Put some pretty watered down Vallejo Game Color - Electric blue over the antenna glows, her eyes, and the gun sight. More watery is generally better at this point because you can always add more and wipe away excess, plus it keeps it off the more raised areas.

Add a spot of watered down Vallejo Panzer Aces - Sombras Carne to the laser sight. (yes I'm aware that's a really obscure paint, really any old dark red will do in the marginal amounts we're using, but that's what I have!). The end result is that the white underneath should glow "through" the watered down colors on top.

Don't worry if you made a mistake somewhere in the previous step or don't like the end result, because it's easy to fix. Simply mix a 50:50 ratio of white with the blue/red respectively and paint a tiny dot on the raised area. This will appear a lighter tone that the glowing underneath and smooth over any weird texture issues you sometimes get with watered down paints (most noticeable on the antenna in the first blue picture).

At this point, you should be done with ALL the cleanup - that's it for the basecoat stage. So tidy up the base and consider mounting it to something you can hold so the paint doesn't rub off your fingers as you complete later stages (even blue-tac on the base with a paintpot works just fine to be honest).


Now comes the fun (and messy as hell part) - the wash. I used Vallejo Game Color Wash - Black Shade, and you want to carefully apply it over all the armor on the model.

CAUTION - avoid getting the wash in the following areas - the white coils (not that big a deal as you can always paint them white again), and of course the glowy bits you just lovingly finished (more of an issue). This is most tricky when you apply it to her helmet, so use a small amount of wash on a fine brush here and go slowly. If you do make a mistake, a dry brush can often save you from the worst of it, and follow up with just a normal wet (water) brush afterwards to wash any remnants.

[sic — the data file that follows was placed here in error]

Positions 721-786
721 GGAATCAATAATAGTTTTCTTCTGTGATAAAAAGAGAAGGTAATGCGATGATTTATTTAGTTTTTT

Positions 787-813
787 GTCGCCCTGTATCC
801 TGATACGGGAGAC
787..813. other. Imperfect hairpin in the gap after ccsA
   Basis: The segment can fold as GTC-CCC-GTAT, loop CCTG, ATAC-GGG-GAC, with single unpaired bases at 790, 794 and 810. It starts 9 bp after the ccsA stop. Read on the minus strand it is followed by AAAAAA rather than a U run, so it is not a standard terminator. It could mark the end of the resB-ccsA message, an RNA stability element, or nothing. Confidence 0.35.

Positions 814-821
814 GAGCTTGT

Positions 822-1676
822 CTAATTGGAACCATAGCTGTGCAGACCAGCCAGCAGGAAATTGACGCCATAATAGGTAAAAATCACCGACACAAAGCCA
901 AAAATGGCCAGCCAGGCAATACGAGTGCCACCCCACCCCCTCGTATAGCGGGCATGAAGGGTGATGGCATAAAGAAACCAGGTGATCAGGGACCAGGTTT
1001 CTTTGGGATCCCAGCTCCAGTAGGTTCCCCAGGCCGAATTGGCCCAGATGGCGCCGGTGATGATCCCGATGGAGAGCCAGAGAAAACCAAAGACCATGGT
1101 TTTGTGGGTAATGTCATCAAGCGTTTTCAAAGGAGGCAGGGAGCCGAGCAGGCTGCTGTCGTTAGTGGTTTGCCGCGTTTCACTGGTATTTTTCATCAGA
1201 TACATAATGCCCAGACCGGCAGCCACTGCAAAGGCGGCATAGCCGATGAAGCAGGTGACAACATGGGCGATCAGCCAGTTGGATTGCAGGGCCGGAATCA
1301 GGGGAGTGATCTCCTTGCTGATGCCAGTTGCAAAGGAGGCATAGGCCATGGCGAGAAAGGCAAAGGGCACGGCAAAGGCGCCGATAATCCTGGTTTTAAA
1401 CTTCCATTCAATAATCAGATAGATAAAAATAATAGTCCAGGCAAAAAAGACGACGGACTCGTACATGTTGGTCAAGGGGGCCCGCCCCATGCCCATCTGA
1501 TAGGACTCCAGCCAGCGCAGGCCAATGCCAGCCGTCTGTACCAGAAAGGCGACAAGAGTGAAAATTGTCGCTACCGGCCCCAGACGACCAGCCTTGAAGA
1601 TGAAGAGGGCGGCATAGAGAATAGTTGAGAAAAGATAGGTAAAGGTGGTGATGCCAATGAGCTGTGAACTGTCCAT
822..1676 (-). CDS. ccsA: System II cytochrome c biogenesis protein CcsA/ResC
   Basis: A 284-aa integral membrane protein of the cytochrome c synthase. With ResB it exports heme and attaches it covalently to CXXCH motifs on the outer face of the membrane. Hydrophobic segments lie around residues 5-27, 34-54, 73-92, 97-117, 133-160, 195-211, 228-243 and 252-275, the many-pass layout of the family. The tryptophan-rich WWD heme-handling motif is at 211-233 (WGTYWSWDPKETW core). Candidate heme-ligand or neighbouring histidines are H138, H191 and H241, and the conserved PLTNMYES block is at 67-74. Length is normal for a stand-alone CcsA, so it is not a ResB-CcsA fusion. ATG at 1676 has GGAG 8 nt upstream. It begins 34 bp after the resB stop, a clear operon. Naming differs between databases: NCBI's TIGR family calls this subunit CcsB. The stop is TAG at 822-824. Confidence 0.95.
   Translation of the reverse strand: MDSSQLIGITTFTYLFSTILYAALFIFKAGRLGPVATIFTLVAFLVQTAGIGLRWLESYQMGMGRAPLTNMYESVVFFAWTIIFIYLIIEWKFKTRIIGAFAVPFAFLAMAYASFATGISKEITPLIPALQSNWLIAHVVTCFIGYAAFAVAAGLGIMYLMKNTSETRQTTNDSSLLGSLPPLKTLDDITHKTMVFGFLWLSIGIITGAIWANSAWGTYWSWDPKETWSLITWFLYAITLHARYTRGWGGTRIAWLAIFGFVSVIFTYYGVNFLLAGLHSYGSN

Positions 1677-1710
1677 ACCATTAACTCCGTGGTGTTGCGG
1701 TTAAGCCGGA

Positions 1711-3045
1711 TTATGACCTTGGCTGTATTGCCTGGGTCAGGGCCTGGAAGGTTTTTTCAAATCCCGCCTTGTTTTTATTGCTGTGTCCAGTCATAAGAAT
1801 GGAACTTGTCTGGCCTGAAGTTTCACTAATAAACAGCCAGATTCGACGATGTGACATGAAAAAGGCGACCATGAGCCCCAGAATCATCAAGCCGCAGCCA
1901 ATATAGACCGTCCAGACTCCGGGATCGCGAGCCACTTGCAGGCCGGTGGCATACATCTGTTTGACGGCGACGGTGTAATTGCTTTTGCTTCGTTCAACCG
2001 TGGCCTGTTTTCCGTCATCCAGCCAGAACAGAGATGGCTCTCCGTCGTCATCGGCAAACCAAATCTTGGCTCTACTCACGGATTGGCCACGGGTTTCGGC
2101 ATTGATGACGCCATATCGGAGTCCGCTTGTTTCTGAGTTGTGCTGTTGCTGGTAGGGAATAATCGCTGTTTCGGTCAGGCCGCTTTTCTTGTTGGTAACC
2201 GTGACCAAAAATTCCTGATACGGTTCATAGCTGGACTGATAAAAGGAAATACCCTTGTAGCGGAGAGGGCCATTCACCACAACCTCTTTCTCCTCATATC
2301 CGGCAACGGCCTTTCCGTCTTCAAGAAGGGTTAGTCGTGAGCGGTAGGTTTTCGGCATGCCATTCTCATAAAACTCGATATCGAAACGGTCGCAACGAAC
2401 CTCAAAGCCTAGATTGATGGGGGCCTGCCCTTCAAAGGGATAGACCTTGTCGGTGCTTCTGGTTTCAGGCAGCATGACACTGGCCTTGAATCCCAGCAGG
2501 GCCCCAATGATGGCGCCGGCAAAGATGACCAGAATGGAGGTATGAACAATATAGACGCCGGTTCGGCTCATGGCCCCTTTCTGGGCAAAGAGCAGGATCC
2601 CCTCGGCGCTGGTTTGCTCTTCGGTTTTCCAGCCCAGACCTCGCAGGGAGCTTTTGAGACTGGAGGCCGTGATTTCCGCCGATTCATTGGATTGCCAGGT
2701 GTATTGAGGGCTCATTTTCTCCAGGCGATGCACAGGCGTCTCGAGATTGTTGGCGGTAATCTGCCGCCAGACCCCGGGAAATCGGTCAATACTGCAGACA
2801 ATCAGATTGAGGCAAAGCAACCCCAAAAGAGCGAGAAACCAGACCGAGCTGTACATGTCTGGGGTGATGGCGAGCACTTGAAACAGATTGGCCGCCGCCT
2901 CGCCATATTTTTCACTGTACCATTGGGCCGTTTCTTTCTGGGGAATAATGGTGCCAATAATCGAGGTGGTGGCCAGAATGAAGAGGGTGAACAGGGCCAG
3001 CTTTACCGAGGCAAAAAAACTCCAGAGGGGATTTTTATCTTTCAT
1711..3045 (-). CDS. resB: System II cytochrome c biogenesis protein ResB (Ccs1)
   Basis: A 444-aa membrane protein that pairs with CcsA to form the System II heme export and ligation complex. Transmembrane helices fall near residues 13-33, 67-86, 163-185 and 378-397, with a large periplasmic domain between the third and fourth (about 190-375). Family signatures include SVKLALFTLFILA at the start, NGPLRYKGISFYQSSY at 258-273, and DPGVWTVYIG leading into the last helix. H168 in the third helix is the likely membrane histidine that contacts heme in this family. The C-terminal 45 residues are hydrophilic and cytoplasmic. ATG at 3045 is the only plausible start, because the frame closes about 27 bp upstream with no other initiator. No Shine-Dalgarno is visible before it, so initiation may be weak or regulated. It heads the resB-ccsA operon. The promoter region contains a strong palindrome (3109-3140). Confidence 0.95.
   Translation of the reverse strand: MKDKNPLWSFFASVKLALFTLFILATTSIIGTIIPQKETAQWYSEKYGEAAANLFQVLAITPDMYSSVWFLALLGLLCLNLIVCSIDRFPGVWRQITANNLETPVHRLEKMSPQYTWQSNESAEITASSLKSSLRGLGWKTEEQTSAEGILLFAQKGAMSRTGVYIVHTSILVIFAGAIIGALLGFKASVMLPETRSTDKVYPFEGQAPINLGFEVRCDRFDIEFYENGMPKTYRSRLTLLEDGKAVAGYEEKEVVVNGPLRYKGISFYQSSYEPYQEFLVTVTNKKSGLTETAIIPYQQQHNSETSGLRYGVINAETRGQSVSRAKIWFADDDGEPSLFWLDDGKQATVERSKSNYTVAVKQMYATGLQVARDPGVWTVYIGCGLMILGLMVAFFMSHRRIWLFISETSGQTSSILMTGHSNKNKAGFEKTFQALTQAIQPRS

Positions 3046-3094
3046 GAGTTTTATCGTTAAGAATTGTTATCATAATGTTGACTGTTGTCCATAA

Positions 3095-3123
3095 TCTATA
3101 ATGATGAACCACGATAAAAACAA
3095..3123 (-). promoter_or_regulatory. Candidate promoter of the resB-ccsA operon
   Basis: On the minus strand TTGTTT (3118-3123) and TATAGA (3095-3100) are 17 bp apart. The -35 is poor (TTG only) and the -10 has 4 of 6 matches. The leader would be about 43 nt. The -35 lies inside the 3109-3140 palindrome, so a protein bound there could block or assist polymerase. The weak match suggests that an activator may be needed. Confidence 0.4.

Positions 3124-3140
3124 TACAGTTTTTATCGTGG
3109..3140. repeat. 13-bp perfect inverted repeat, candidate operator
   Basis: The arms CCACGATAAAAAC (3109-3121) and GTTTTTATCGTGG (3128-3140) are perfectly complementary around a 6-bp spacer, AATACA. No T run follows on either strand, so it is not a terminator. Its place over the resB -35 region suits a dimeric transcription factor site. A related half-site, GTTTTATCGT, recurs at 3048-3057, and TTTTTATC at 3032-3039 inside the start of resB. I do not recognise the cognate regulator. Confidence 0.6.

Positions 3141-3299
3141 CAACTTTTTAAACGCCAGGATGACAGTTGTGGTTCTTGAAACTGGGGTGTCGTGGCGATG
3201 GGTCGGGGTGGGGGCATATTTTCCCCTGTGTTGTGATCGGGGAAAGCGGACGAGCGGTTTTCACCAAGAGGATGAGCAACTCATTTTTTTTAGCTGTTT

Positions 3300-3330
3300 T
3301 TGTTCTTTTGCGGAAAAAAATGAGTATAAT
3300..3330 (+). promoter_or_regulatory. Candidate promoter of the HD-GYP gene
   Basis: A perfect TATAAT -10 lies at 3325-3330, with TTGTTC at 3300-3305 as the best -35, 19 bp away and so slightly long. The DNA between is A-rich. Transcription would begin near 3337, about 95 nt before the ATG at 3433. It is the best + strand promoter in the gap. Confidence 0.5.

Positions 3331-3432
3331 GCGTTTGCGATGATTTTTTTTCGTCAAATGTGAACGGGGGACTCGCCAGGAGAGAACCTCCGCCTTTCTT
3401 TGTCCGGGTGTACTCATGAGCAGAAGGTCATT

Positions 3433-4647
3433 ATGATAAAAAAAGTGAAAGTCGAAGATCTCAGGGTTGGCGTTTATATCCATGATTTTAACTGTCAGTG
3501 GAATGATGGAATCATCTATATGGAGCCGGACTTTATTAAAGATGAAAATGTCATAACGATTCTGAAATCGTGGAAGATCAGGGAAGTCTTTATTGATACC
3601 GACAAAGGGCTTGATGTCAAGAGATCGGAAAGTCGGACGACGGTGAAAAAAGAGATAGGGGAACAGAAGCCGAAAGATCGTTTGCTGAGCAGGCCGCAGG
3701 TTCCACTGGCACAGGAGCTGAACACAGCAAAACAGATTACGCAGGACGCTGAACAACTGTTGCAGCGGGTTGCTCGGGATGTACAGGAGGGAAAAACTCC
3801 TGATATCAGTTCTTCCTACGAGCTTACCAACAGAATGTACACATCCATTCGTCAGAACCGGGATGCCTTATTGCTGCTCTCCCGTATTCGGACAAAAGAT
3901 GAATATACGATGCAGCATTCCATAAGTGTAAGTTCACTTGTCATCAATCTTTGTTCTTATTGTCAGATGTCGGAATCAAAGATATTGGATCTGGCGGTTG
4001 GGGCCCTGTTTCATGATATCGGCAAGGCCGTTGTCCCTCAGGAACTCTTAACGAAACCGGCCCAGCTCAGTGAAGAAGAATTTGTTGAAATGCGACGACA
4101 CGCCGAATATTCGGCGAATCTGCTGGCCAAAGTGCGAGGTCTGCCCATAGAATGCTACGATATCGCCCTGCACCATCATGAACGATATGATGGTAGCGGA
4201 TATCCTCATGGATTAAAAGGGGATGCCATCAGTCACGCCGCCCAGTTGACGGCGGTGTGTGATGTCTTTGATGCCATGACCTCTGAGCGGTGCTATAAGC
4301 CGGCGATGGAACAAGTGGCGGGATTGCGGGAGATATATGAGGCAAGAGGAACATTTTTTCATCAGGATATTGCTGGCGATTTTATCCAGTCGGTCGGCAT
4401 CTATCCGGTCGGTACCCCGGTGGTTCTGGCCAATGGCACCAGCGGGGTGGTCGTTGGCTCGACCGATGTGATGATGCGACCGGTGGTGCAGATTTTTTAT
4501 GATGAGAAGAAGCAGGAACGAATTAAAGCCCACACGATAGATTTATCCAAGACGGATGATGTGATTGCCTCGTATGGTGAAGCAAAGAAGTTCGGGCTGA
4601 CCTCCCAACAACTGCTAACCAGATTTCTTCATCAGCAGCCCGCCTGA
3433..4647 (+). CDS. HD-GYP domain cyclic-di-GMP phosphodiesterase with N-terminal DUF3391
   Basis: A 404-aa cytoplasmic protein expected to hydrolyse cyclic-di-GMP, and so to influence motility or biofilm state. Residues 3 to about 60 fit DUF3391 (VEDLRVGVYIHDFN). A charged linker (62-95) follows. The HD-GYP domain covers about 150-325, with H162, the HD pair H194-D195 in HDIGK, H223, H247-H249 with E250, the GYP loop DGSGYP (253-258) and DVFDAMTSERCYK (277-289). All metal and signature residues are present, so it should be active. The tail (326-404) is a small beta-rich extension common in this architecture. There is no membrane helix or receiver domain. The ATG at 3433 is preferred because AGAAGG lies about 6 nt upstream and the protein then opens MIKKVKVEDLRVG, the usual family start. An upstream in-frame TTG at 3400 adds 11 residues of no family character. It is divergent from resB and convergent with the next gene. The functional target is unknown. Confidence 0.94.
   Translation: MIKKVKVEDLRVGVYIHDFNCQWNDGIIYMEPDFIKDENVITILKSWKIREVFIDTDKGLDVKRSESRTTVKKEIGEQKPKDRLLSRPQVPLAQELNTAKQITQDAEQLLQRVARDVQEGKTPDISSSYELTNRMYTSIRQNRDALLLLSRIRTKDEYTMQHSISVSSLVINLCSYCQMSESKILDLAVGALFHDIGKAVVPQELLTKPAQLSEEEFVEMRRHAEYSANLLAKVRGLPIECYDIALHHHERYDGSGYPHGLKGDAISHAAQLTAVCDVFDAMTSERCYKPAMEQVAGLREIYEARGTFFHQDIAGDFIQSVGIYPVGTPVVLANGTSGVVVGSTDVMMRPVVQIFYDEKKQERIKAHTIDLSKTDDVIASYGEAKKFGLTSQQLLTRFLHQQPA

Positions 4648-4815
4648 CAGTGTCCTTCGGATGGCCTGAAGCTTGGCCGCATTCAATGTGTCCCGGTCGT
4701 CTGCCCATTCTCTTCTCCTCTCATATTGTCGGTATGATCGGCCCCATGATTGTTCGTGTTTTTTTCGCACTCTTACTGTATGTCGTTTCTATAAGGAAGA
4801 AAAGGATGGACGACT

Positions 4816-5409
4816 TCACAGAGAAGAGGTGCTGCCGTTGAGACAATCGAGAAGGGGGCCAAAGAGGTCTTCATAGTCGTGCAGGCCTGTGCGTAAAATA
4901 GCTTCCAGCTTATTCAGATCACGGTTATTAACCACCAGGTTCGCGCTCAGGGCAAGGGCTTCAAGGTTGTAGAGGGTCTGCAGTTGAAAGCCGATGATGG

The end result looks dirty as hell, but is starting to look much scarier and more realistic. Lovely.


Here's a shot from the other side.


Use a 50:50 mix of the wash and the GW Ceramite White and clean up the tri-hex panels on her base again. If you prefer more filthy streets then you can honestly leave it be, but I like the subtle varied shades you get by doing this extra step.


Drybrush some silver gently over the manhole cover again.


View of the base from the other side. If the road looks too dark to you with the wash (I thought so), add a 50:50 mix of the GW Kantor blue and black wash and paint a highlight in select areas. This again gives you more texture.



Paint the arcs on the base (the blue lines either side to determine facing) using the electric blue. Then, add some water to your electric blue, and using it as a wash, add small amounts to all your coiled areas. Don't worry if it pools a bit near the armor panels as those aren't finished yet (though feel free to rub some away with your brush if it gets too much), but what you're aiming for is a nice even spread as per the below.


With again a 50:50 mix of the Electric Blue and Ceramite White, drybrush some carefully on the raised areas of the "coils" to give you that nice glowey contrast.


View of the front. It's a little bit trickier to get at these areas but the process is the same.


If you want to go one step further, I added a touch of VERY watered down Kantor Blue to the recesses, which gives it lovely definition. Add as much as you want to season to taste, and further white/blue highlights (above) if any gets on the raised areas you don't like.